SMT recap

(This was originally posted on Facebook.)

I am back home with my beloved and my kittens. Everything is unpacked.

It is no secret that I have a turbulent history with the discipline of music theory. The dissertation took far too long, and not all of that was my fault. I couldn’t get my work published or into conferences. The curriculum felt stale, like it was designed by people more interested in producing future graduate students than in actual pedagogy.

I was ready to walk away. Admin pays better, anyway.

Then some things happened.

We redid the curriculum. After about six years of the new curriculum, I feel like I’m getting a handle on it. In fact, I’m in the process of writing a textbook that aligns with our curriculum. It’s still loose and informal, but I’m happy to send it along for your perusal.

I got a couple of things published. The Journal of Band Research, the Journal of Music Theory Pedagogy, and most recently Gamut provided receptive outlets and a non-adversarial review and editing process.

I got into a couple of conferences. CMS was particularly good for this, but I also made it into a regional conference. The feedback was good, and I felt like what I was doing was working.

But there was still SMT.

Nothing I sent in seemed to get any traction. I submitted something like 13 times. Dissertation research, Carlisle Floyd, Morton Gould, pedagogy, the Overton window, nothing could get in.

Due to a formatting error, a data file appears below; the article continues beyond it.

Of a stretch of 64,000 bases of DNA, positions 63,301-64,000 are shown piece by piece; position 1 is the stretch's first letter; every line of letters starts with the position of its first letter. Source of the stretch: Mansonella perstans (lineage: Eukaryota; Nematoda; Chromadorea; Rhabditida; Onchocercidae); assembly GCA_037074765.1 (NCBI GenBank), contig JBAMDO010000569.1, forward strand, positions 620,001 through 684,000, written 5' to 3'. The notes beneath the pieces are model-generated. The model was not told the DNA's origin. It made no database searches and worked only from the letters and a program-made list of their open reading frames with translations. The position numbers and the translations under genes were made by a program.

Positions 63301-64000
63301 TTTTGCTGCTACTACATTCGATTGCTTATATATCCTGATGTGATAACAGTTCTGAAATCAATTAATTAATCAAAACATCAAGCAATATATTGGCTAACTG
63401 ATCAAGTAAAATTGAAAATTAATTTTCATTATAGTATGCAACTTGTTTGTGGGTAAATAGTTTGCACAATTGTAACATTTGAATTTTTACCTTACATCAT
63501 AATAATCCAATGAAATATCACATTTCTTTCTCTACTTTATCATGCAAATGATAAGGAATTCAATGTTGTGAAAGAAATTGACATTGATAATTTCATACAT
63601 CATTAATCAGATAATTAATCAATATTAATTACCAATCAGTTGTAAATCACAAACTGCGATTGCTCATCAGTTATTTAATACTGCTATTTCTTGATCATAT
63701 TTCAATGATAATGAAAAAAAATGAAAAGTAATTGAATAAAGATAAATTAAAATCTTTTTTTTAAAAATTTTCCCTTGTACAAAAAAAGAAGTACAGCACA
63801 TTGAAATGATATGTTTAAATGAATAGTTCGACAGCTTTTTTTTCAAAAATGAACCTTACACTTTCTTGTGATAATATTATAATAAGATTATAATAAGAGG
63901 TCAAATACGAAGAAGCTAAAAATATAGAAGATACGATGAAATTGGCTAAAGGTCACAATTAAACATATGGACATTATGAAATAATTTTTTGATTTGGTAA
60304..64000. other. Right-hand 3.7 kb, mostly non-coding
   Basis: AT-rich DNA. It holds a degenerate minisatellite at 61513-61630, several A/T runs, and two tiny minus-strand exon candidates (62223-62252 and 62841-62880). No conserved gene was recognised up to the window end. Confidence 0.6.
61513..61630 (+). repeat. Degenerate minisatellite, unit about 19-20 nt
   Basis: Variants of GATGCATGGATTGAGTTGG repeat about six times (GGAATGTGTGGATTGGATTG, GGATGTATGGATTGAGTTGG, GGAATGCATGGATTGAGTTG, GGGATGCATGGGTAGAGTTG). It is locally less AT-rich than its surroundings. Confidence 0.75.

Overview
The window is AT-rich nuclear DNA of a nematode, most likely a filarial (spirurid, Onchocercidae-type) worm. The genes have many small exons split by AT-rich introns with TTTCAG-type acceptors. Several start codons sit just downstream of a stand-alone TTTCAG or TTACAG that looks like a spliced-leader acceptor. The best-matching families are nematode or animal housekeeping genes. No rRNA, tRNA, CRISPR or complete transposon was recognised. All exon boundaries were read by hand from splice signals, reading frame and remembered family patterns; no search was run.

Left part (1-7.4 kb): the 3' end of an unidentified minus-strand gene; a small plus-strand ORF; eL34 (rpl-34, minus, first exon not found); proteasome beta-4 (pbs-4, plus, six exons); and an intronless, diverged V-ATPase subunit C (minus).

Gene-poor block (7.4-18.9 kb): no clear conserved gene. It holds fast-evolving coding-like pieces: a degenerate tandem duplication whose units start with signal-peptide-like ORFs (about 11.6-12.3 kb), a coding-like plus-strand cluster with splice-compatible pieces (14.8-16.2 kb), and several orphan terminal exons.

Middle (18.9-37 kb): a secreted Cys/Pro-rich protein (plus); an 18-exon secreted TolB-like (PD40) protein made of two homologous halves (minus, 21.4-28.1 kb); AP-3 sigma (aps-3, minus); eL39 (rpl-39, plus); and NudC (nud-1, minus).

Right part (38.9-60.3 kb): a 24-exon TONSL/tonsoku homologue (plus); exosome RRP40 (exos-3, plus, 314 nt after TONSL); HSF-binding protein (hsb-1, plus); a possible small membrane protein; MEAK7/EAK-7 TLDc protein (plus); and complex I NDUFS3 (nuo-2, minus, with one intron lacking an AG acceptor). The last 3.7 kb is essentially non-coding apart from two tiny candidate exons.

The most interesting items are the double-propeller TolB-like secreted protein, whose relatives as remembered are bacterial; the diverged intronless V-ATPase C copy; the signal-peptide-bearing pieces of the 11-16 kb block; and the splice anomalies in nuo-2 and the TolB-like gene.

Look, I’ve carved out a good life and career. I have tenure. I have the respect of my colleagues (and it is mutual). We own a home.

But there was still SMT.

I wanted that imprimatur, and it was denied me. So I made a decision: this was going to be the last time I submitted. I decided to swing for the fences and put in something that was unlike anything I’d put in before (or anything I’d ever seen there). If it didn’t get in, I was going to wash my hands of the organization and concentrate on other things.

April came, and people started posting the “Thrilled to announce” posts. A couple of hours into that day, I still hadn’t heard. I was preparing myself for the worst. Then I saw the “Well, not this year” posts, and was wondering if mine had somehow slipped through the cracks.

I checked the spam filter, and my world changed.

I wrote up the paper, practiced it, practiced it again, trialed it on Zoom and at UMM. Checked, rechecked, and re-rechecked everything. Got my travel grants, booked my flight and my room.

Saturday came. Star Trek: The Motion Picture was on HBO that morning, which I took as a good omen. I walked in. I set up. Stephen Rodgers introduced me. I started.

Four minutes in, an example failed to play. For a half-second, I saw it all fall apart. The laptop is old, man. Some quick thinking on the part of the room monitor and we were back on. The laugh lines (mostly) hit. The rhythm snapped back into place. “Live long and prosper.” Applause. “Are there any questions?”

Harald Krebs had been cited in the paper. Harald Krebs approached the microphone. I imagined a Marshall McLuhan moment (“You know nothing of my work!”) and steeled myself. I had told myself I didn’t care about the response. I got in, after all. But in reality, I *totally* cared, and I prepared myself for a explication of my ignorance.

“That was the most entertaining paper I’ve heard.”

Then he asked a question about emotion and Shatner’s performance. Apparently my answer was satisfactory, as he thanked me and sat down. Mark Spicer asked a good question and also remarked that he enjoyed the paper. A couple more questions, more applause, and I sat down, for the first time in ages feeling like a true music theorist.

I love music theory.

WF

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